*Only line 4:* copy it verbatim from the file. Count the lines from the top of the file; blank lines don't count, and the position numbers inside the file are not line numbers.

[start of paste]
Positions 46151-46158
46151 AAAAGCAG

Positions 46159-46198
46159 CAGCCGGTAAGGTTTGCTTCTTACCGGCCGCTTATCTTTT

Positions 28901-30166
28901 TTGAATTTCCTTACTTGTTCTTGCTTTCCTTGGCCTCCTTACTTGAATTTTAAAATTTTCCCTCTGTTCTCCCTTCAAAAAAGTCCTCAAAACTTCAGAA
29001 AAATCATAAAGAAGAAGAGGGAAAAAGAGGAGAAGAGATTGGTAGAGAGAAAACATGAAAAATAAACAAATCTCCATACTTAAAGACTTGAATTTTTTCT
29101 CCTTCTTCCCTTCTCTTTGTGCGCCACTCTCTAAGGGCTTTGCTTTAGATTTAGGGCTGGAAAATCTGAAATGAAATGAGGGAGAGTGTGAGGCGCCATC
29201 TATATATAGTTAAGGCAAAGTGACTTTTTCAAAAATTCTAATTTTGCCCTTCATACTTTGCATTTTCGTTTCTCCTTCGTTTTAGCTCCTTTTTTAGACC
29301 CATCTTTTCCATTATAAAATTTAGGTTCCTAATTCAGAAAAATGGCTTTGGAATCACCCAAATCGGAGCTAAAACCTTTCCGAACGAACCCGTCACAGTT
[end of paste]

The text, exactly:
46159 CAGCCGGTAAGGTTTGCTTCTTACCGGCCGCTTATCTTTT